Plugs

Ken Brady’s latest story, “Walkers of the Deep Blue Sea and Sky” appears in the Exquisite Corpuscle anthology, edited by Jay Lake and Frank Wu.

David Kopaska-Merkel’s book of humorous noir fiction based on nursery rhymes, Nursery Rhyme Noir 978-09821068-3-9, is sold at the Genre Mall. Other new books include The zSimian Transcript (Cyberwizard Productions) and Brushfires (Sams Dot Publishing).

Luc Reid writes about the psychology of habits at The Willpower Engine. His new eBook is Bam! 172 Hellaciously Quick Stories.

Angela Slatter’s story ‘Frozen’ will appear in the December 09 issue of Doorways Magazine, and ‘The Girl with No Hands’ will appear in the next issue of Lady Churchill’s Rosebud Wristlet.

Archive for the ‘Pandora’ Category

Meet the Extraordinary Ordinaire

Wednesday, September 3rd, 2008

In terms of continuity, this is the first of the Pandora series. It is followed by 2) “The Bug-a-Boo Bear,” 3) “Chop Chop,” 4) “Byzantine,” and 5) “Long Live the Dead“.


She was just like us, but she was less than us, and she was more.

Pandora left the pantry door unlatched, the mead-stained beer steins in the sink, her clocks unwound.

She read the stars, some side-stitched journals stained by meadow grass, the minds of mortals (unreliably, it’s true).

Pandora had boxes–lots of them. She opened some and closed the rest. A magpie queen of hollow cubes, she mountained box on box, secreted box in box. She even slept in one. The boys perked up to hear how well she worked with boxes though she labored blithely blind to such potential perks.

She lived for untold years, for who knows what? She died, for who knows why (none cared to ask)? She altered lives, for good and ill.

So why are you, dear reader, unaware of her but for her famed faux pas?

Zoli Finds His Anima

Wednesday, April 16th, 2008

Zoli liked to hang around psychiatrists’ waiting rooms to hit on the low self-esteem chicks. Neurosis was his game and he was good at it, but he hadn’t counted on full-blown crazy.

“I’m telling you, I can’t date you. I’m here to find my animus,” the girl said. Her name was Padme? Pardoma? Ah, yes, Pandora.

Zoli wondered whether he should forsake Jungian practices altogether, but the paramythological interpretations were so convenient. Arguments could always be derailed away from his practical failings and into the terrain of the symbolic and abstract. Besides, sex with Freudians was kinkier than he cared for.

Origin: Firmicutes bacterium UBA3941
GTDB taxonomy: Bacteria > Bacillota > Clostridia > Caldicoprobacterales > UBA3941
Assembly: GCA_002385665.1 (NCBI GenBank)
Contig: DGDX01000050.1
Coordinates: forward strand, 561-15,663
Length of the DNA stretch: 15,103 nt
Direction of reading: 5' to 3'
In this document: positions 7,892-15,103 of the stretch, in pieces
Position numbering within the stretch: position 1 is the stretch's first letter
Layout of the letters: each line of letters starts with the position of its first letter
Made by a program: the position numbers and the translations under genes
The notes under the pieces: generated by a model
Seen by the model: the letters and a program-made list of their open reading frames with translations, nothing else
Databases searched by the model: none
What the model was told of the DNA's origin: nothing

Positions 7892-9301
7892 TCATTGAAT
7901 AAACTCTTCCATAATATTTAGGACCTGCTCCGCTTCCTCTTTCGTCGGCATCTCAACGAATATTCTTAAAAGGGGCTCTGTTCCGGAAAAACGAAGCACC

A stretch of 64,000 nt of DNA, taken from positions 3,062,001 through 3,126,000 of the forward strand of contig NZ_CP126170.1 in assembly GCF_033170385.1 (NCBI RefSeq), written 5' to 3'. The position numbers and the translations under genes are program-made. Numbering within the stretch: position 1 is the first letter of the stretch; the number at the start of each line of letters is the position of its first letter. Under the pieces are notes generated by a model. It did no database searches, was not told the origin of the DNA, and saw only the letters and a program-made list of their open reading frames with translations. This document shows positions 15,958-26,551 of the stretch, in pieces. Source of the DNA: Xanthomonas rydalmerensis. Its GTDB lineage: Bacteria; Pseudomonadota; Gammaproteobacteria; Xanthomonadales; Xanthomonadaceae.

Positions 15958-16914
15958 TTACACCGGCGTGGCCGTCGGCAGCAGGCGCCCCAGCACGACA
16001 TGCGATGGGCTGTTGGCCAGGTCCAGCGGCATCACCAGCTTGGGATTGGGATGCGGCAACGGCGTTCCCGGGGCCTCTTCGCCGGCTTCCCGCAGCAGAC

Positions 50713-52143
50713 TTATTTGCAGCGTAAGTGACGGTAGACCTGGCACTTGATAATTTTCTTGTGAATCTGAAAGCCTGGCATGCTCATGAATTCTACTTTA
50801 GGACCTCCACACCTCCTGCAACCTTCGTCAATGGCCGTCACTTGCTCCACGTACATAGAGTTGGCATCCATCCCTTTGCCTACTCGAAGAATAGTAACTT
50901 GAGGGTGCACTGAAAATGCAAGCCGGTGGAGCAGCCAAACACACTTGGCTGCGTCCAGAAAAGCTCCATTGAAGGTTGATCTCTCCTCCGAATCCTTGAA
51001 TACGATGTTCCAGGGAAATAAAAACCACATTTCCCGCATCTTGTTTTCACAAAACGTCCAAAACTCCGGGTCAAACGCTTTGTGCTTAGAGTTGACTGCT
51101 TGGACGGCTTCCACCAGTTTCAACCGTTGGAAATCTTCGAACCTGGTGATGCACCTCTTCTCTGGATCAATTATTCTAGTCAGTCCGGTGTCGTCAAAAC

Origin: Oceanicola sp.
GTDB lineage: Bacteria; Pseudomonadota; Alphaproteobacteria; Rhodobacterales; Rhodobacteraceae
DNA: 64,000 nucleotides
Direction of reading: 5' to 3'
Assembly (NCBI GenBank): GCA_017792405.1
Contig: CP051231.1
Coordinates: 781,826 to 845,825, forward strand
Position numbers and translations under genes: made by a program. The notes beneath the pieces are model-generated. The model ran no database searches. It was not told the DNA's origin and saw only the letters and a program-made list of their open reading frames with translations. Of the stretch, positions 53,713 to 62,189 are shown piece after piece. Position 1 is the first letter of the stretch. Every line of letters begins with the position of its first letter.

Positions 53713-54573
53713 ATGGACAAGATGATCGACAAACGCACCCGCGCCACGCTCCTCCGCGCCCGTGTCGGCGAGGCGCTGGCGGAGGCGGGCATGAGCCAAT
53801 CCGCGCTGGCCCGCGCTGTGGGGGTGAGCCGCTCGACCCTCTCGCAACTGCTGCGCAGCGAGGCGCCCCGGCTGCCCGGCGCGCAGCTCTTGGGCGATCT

“I can be your animus, honey. For you, I can be anything you want,” he said.

The girl chuckled, shaking her head. “The animus isn’t a guy,” she said. “It’s the male aspect present in the collective subconscious of women”–she sounded like she was quoting something– “You should get in contact with your anima, honey, you might become less of a jerk.”

Zoli opened his mouth to proclaim himself innocent of jerkitude, but the woman scuttled closer on the bench and pressed his head against her chest. The proximity of the boob shocked him into silence.

“I’m opening your chakras,” the girl announced, caressing Zoli’s hair. “You have a beautiful anima, you simply need to let it out.”

The door of the office opened and the girl stood up, stepped in and left Zoli alone in the waiting room.

As soon as Zoli stepped out of the office, he noticed something was different. He turned heads. The women who looked at him weren’t prettier than the ones he usually attracted, but they seemed sharper, more together. Their eyes were everywhere. They held doors open for him.

The combination of gallantry and insult confused him.

He looked down at his body, fearing something drastic had happened to his sexual differentiation, but nothing had changed, as far as he could see. He was still a guy and he sighed with relief.

Suddenly, a knight appeared out of nowhere. Her hair flew in the wind, framing her face over her full-body armour. She shone like a diamond against the asphalt and skyscrapers. Without a word, she lifted Zoli up on her white horse and took him away.

End

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